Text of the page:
Date of Award

January 2016

Degree Type

Open Access Dissertation

Document Type


Degree Name

Doctor of Education (EdD)


Educational Leadership and Policy Studies

First Advisor

Charles S. Hausman

Department Affiliation

Educational Leadership and Policy Studies

Second Advisor

James R. Bliss

Department Affiliation

Educational Leadership and Policy Studies

Third Advisor

Deborah L. West

Department Affiliation

Educational Leadership and Policy Studies


The need for developmental education is ever present in higher education as more students annually enter college underprepared for entry level college coursework. Underpreparedness is a pervasive concern in higher education. Community colleges in particular are the primary means of shepherding developmental education. Academic underpreparedness is just one of the many obstacles students face, however, when endeavoring to obtain a college education. Students often have additional challenges such as those frequently accompanying first-generation college status, rural status, low socioeconomic levels, low levels of self-efficacy, and the lack of resilience which can pose threats to their academic success. Despite these adverse factors, some students still succeed academically. From such adversity, protective factors can emerge which enable students to develop the skills necessary to succeed academically and non-academically.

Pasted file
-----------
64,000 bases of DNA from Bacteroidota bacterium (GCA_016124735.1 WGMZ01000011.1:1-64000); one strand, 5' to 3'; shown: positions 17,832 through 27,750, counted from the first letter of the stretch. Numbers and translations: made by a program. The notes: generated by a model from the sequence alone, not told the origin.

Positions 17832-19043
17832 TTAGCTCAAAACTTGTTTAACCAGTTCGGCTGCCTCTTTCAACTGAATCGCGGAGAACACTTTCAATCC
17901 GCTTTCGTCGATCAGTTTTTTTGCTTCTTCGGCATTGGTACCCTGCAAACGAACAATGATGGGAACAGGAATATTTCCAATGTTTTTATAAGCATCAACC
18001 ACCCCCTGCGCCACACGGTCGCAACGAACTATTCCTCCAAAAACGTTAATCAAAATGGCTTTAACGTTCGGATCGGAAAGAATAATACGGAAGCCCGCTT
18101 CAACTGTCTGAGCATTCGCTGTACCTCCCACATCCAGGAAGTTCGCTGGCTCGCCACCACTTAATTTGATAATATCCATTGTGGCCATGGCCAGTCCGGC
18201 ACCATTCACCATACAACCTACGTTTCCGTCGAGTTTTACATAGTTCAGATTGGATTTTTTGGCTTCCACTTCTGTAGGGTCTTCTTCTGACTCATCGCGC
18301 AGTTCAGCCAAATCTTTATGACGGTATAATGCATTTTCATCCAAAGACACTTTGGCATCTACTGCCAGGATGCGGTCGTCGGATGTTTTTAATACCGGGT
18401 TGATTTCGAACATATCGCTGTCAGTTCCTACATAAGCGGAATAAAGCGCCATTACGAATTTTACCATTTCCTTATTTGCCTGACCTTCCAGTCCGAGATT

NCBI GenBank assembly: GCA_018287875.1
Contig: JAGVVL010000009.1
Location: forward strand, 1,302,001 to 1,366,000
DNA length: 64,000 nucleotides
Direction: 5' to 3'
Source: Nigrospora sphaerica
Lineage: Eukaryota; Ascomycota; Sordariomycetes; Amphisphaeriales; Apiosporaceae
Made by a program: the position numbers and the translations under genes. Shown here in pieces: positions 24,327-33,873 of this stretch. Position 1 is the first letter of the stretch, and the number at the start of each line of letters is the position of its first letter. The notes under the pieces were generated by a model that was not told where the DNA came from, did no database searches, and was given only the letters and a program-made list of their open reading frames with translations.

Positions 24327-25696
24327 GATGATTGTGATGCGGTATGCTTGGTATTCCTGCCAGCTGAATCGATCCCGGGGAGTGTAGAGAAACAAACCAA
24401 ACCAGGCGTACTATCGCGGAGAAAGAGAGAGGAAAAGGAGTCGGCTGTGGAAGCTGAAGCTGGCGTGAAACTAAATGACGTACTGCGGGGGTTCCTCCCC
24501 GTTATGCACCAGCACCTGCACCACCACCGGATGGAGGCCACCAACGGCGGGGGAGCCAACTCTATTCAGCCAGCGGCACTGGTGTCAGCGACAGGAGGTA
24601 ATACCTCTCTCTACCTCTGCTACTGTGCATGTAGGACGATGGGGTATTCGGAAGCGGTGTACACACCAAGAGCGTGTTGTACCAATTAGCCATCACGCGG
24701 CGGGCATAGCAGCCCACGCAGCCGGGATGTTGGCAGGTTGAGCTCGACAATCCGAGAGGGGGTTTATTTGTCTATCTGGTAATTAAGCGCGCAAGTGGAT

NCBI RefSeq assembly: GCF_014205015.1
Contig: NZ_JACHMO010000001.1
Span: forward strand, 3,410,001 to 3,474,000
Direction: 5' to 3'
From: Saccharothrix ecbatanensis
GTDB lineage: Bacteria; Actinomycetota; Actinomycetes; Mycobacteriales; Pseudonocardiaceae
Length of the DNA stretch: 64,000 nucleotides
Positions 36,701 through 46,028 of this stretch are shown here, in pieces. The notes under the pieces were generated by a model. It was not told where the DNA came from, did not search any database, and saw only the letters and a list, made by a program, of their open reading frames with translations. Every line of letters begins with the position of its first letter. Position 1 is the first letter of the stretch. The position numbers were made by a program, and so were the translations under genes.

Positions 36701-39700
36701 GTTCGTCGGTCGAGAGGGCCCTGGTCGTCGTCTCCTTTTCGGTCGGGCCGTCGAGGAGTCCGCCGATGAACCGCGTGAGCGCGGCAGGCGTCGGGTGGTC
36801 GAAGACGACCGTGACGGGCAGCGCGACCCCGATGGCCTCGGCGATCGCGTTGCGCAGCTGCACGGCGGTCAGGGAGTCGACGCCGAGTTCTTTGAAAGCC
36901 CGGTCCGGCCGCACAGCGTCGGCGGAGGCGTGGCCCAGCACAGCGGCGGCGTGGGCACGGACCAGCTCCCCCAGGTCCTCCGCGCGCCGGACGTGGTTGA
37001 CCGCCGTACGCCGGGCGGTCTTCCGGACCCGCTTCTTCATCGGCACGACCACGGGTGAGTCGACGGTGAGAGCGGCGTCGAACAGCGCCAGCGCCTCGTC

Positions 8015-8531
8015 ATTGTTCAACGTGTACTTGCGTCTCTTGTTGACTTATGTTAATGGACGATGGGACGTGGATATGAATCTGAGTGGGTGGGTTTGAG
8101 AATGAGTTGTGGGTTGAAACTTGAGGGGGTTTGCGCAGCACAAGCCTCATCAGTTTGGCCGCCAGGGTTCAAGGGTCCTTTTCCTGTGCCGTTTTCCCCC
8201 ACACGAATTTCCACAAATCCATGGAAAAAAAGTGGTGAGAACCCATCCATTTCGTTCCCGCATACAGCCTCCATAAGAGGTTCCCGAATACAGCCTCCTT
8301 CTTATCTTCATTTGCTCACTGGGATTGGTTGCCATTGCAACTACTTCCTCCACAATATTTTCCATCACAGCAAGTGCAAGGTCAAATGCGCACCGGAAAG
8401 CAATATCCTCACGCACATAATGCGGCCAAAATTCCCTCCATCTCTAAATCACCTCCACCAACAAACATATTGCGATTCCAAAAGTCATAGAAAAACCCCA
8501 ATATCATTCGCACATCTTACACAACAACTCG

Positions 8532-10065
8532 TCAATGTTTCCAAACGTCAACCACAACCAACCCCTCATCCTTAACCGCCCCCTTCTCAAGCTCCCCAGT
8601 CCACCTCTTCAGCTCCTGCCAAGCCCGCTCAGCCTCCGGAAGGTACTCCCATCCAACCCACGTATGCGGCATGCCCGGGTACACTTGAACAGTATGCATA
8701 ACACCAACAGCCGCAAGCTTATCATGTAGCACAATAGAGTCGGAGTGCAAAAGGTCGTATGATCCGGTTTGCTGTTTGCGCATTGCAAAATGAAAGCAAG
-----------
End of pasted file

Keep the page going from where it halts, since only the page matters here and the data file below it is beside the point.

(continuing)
Resilient developmental students at a rural Appalachian community college are the focus of this qualitative study. In light of being rural, developmental, and possibly first-generation college students, some students find within themselves the ability to become resilient and obtain academic success. Resilient students possess protective factors which aid them in becoming successful and maneuvering the educational system from developmental course work to college level course work and even on to college graduation. This resiliency can be explained and shared with other students to serve as an impetus for the development of their own resilience despite being at-risk students. This qualitative dissertation study focuses on the lived experiences of ten community college students from rural Appalachia. This study tells their stories of success in their own voices.